In a pique of responsibility I recently bought a new ide/sata to usb converter. For those of you who aren’t geeks, that means a small device that allows me to use a fairly wide range of old hard drives to connect to my computer through the USB port. One of my computers did not have a backup drive in it and I thought the converter would be an easy and cheap solution since I have a bunch of old hard drives. I fired it all up, saw the external USB drive and immediately got the black screen of death and my internal hard drive wheezed to a stop. It could be serendipity, coincidence, a short through the USB cable to my computer or karma but whatever it was, that computer is now stone dead. I have not yet taken the time to trouble shoot the problem primarily due to the incredible, enormous frustration over trying to be proactive to protect my data and ending up with a steaming, smelly pile of crapola.
Where am I going with this you may ask? Since I have a bunch of computers I have my data backed up elsewhere but in discussing my disgruntlement with some golfing buddies, the comment was made that suicide would be a viable alternative to having their computer crash because they have no backup. If the contemplation of suicide is preferable to facing a crashed PC there is a possibility that regularly backing up your data would be a positive thing.
Online Backup by a company called iBackup may be a way for those of you who are uncomfortable trying to do a backup. They are setup for a wide range of clients and priced inexpensively enough for a home user. If you are interested you can check out their pricing table here, you can do an online backup for less than $10.00 per month. For me technical support for a product is crucial. I am always reticent to write about something that may have lousy support. I called iBackup tech support’s number and got through to Juan, immediately. I also tried their online chat for support and got Sam, immediately. The company has won some awards,too. Their software interface for Windows users looks like Internet Explorer. I don’t use a Mac but that interface looked pretty simple too.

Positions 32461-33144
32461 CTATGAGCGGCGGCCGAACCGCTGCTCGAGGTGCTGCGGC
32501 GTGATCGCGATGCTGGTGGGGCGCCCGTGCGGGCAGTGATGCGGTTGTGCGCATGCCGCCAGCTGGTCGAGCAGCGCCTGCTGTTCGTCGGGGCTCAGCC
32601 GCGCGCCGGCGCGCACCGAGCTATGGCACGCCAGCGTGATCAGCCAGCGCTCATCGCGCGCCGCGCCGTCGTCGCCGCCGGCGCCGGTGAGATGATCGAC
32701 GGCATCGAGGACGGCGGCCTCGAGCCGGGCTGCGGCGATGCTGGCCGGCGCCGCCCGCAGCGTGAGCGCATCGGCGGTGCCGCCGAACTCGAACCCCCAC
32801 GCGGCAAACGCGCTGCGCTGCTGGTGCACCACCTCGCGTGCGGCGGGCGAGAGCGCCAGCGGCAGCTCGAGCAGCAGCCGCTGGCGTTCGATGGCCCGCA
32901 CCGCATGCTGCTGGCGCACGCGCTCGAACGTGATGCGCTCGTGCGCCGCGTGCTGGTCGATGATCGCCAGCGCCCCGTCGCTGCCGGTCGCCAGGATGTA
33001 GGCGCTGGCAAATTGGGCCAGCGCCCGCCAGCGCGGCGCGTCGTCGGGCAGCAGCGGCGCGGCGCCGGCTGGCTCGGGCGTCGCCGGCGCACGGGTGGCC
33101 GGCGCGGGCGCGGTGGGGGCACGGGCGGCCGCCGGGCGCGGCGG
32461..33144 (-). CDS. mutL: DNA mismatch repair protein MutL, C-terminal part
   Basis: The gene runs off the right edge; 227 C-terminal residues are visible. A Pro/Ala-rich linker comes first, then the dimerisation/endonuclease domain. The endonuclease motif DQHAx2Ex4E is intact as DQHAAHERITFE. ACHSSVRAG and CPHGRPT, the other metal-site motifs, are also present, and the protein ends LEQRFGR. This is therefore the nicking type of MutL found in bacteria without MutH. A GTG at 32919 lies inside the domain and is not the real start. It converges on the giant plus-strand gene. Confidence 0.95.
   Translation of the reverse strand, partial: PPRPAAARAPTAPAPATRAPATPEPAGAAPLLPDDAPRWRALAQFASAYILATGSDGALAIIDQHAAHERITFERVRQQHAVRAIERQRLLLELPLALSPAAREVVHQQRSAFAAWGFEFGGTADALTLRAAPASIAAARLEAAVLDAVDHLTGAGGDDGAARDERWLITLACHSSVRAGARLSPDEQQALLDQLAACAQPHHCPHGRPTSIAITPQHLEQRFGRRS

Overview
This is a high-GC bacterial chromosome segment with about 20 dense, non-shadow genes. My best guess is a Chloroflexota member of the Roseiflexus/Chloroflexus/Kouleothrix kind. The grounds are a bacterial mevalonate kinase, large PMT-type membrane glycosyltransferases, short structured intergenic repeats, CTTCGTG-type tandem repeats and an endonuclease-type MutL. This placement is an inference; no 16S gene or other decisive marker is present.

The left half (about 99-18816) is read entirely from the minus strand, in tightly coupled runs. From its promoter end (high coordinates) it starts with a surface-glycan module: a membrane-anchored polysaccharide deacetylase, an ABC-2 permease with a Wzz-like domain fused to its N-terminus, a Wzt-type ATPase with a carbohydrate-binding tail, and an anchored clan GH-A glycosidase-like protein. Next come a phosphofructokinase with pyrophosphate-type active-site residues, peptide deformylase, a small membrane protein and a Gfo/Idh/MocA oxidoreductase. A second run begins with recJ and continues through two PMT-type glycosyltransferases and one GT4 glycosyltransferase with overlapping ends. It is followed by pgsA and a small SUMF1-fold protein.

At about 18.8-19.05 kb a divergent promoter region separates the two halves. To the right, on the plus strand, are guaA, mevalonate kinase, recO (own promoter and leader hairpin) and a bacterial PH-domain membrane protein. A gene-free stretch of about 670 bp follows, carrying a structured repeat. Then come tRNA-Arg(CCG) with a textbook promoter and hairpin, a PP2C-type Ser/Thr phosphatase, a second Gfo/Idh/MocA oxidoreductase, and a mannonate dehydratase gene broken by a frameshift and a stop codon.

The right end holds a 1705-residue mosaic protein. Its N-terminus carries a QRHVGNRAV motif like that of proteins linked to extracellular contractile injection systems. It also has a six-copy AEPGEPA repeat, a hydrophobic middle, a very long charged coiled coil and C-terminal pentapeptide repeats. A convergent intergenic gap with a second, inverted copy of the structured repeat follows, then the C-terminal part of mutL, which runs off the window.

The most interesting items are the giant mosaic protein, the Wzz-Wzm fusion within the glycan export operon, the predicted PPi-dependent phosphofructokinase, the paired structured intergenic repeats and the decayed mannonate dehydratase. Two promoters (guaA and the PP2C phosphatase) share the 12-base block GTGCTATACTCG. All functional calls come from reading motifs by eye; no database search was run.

Bottom line as an author, I would beat my head with my keyboard if I lost one of my stories. Luckily I have the technical expertise to have multiple paths of backup but it is apparent that many folks out there are not backuped up regularly. If you care about your work, back it up. iBackup may be a good solution for you, go to their site, check them out, run their demos and maybe try their free trial. Trust me, a good backup beats blooding your brow with a blunt instrument.
Life is complicated enough without getting into hotwater with federal agencies so: TAKE NOTE Many things I review I got at no charge in exchange for an honest review. Consider this as informing you that ALL things I review may have been gotten at no charge. Realistically about 60% but in order to keep things above board just assume that I got the stuff free. I do not collect information on my readers. If cookies or other tracking stuff is used on my blogs it is due to BLOGGER not ME. Apparently the European Union's new rules state I need to inform you if cookies are being use. If they are it isn't byu me, consider yourself INFORMED.
Words like, “sponsored,” “promotion,” “paid ad” or even just “ad” are clear ways to disclose that you’re being paid to share information and links so BE AWARE that some of what I write can be described as an AD by the government. BTW I will NEVER say a product is great, super or even acceptable if it isn't, whether I got it free or NOT!
Books I have authored.
Many times I receive books for FREE to give them an honest review. I do not get paid to give a good or bad review. Spotlights are promotional and should be regarded as advertising for the book spotlighted. Regardless of where or how I got a book, my review will be as honest as I can make it.